Fifthly, well, if it was true all biblical prophecies, including the new testament ones, came to pass, why haven’t the Jews all converted?
So, that’s why I can realistically remain unconvinced that the bible is of divine origin.

This is the first of many unnumbered questions. I won’t answer all of them, but some deserve an answer. This is one of them.

Explain David's graphic portrayal of Jesus' death by crucifixion (Psalm 22) 1000 years previous to crucifixion being established as a form of capital punishment?

Firstly, the best dateline of David’s life has him dying around 970 BCE, while crucifixion was a very popular form of execution circa 600 BCE, though it possibly began before then. So, at best, there’s just under 300 years difference. Secondly, the verse in Psalm 22 that suggests crucifixion is verse 16. The oldest versions of this text says they maul, dig at or gouge the speakers’ hands and feet like a lion meaning that, well, this is another example of one of your prophecies failing. That one, amongst others including the others you listed between questions 3 and 4, is covered in the video series I linked. I implore you to watch it all. It’s roughly 40 minutes long with an additional 9 minute reply to an attempted rebuttal of his first video, and it’s too important to miss.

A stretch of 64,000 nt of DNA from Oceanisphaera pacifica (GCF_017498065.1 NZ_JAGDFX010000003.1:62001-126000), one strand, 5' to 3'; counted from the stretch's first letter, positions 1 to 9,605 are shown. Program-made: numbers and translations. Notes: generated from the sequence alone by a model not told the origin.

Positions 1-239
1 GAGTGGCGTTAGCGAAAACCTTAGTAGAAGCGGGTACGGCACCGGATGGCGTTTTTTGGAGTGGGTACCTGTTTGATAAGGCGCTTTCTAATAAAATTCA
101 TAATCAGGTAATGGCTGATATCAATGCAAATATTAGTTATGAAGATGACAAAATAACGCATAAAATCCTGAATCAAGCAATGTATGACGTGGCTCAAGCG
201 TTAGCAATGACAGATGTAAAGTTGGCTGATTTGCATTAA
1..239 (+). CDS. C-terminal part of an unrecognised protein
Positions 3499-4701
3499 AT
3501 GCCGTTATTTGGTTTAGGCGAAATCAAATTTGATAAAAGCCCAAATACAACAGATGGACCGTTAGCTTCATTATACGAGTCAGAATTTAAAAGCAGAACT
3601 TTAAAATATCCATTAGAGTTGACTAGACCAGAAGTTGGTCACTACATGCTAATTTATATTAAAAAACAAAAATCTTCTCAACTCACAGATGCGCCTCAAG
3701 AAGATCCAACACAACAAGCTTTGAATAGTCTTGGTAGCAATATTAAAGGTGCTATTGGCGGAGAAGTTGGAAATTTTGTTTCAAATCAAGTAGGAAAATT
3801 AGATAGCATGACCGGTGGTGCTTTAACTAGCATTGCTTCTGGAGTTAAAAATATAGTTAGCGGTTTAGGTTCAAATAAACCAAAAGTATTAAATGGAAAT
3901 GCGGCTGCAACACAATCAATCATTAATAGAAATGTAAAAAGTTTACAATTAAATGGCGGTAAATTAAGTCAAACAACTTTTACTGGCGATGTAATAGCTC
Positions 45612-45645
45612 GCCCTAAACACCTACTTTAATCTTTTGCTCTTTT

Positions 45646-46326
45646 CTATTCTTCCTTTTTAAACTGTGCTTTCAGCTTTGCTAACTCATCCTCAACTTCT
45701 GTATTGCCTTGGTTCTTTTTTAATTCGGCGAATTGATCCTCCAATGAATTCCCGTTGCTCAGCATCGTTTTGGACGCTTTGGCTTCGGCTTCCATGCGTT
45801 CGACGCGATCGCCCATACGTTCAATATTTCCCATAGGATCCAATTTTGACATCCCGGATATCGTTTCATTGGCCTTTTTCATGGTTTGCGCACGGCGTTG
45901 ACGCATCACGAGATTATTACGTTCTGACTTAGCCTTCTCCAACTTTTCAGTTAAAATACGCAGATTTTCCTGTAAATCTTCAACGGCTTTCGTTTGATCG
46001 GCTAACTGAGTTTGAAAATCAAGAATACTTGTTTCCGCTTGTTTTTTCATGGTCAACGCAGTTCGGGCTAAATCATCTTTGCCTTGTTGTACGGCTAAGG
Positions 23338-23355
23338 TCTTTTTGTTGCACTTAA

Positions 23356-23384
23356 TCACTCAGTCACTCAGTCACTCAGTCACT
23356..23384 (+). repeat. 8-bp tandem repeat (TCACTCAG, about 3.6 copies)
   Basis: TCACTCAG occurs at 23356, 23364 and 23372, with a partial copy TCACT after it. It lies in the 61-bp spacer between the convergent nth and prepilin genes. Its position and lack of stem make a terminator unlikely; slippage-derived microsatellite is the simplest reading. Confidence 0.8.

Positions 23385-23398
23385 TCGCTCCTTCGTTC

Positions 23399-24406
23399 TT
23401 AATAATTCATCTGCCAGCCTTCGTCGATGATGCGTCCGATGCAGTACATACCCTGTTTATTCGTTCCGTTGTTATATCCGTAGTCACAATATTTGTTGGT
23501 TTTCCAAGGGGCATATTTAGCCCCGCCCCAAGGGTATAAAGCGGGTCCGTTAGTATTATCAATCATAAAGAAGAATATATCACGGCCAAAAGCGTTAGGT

4. How can anyone doubt the reliability of Scripture considering the number and proximity to originals of its many copied manuscripts?

The number of manuscripts means nothing but that they were multitudinous at one point, and well preserved, though there really aren't that many copies left and no original manuscripts. Proximity? Sort of. Nothing was actually written within Jesus’ lifetime, and the closest we have is roughly 20-30 years after Jesus’ death, and those are Epistles and not the more important Gospels. Those shouldn’t be given much credence given the timeframe and recording capabilities of the time. They only had their memories, and human memories are notoriously unreliable, especially a generation or more removed.

5. Are you able to live consistently with your present worldview?


6. Wouldn't it make better sense, even pragmatically, to live as though the God of the Bible does exist than as though He doesn't?